Psychometrics, epigenetics and economics

Share on FacebookShare on Google+Email this to someoneTweet about this on Twitter

Two papers of interest. IQ in the Production Function: Evidence from Immigrant Earnings (ungated). And Human Intelligence and Polymorphisms in the DNA Methyltransferase Genes Involved in Epigenetic Marking. My impression is that the focus on epigenetics has a higher-order social motive; even the sort of humanists who are involved with N + 1 have asked me about the topic. But how many people know what methylation is?


  1. I couldn’t open the link to the ‘IQ in the Production Function’ paper, but found the pdf (below). I found the section about whether economic gains boost national IQ interesting:

    “The region of the world that has witnessed the most rapid increases in living
    standards the world has ever known is unambiguously East Asia. Surely, this region
    would be an ideal testing ground for the productivity-causes-IQ hypothesis. If most of
    the IQ-productivity relationship were reverse causality, then we would expect to see the
    East Asian economies starting off with low IQ’s in the middle of the 20th century, IQ’s
    that would rapidly rise in later decades, perhaps even converging to European IQ levels.
    In short, one would expect to see Solow-type convergence in national average IQ.
    However, this is not the case. Lynn and Vanhanen’s (2006) country-level IQ data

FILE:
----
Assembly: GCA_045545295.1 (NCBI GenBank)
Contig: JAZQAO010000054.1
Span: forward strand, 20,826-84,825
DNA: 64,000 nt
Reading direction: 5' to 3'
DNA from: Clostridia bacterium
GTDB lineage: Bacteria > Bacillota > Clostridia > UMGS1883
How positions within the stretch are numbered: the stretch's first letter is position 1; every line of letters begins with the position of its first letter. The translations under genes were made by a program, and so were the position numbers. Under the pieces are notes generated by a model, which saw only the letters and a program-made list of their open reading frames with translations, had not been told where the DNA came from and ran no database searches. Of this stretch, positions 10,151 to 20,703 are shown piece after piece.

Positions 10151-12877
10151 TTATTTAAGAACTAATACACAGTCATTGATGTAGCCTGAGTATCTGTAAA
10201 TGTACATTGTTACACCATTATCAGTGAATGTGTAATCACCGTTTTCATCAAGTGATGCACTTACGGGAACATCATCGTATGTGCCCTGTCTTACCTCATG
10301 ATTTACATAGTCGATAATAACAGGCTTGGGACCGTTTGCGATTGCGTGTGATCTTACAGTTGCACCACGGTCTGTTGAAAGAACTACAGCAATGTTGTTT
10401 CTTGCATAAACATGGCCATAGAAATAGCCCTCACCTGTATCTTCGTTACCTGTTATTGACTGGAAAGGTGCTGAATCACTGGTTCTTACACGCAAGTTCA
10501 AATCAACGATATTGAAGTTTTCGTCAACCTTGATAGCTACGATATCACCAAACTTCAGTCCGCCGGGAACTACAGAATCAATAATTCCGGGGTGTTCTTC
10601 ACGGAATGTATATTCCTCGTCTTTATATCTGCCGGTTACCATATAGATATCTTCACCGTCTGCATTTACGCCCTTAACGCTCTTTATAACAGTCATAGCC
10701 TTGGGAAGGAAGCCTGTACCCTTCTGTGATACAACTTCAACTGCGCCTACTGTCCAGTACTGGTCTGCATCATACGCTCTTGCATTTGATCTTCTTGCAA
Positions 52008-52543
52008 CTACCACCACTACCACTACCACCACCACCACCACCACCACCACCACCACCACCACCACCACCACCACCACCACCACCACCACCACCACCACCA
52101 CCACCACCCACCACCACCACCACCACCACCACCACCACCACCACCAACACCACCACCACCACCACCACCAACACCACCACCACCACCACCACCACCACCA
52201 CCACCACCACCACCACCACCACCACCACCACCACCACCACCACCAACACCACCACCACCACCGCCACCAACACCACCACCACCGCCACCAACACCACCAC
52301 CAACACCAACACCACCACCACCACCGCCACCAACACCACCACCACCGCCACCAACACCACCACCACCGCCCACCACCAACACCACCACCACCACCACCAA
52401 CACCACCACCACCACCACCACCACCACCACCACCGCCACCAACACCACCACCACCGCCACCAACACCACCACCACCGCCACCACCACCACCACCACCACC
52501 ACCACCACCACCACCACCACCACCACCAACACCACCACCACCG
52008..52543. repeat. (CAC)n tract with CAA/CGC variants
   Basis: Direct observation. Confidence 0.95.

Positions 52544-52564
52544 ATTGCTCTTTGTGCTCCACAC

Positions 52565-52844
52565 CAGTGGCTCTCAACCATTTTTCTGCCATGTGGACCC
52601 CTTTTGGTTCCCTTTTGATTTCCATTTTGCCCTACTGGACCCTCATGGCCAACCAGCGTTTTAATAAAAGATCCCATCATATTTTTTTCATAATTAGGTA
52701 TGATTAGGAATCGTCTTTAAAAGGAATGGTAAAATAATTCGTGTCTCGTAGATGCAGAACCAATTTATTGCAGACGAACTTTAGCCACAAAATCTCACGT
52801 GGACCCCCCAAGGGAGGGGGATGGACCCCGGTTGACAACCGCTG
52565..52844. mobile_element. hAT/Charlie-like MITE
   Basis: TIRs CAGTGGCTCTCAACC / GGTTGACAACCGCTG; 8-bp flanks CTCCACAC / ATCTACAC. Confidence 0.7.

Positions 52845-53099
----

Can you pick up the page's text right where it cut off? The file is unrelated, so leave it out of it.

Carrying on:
shows that average East Asian IQ’s were never estimated below 100 before the 1980’s
    (Figure 4). These IQ scores come from South Korea, Japan, Hong Kong, China, and an
    East Asian offshoot, Singapore. In all cases, IQ scores are above 100—even in a poor
    country like China. Thus, East Asians both started and ended the period with high IQ

    Another place to look for massive IQ increases would be in a region of the world that experienced a dramatic increase in the price of its exports: The oil-rich countries of
    the Middle East. But a glance at that data, likewise, shows little evidence that being
    richer, per se, increases IQ within ten or twenty years:”

  2. I wonder how long before “epigenetics”, “gene methylation” and similar become household words. They will probably mean something more like “ways in which your ancestors’ bad habits can make you sick too” than what they really mean. I bet there are already quacks devising potions that supposedly “cleanse the methylation markings off your genes” to give you a clean start at life. Though if there really were a way to do that, it might make a good cult religious practice, sort of like high-tech baptism.

    And I’m waiting for the first epigenetic thriller. “Mike is just your everyday man. A suburban house, a wife and two kids. Yet in the center of every one of his cells is a deep, dark family secret. Who knew that the memory of his axe-murdering, alcoholic grandfather was kept alive in a group of just four tiny atoms? Join him in his quest to hunt them down!”

  3. ***And I’m waiting for the first epigenetic thriller.***


  4. Hey, I have a Ph.D. in the humanities and I know what methylation is. Of course, I also have a B.A. in recombinant gene technology and did two years of grad school in molecular biology, and I was obsessed with DNA methylation at the time . . . so I may be a bit of an outlyer. :-)

Leave a Reply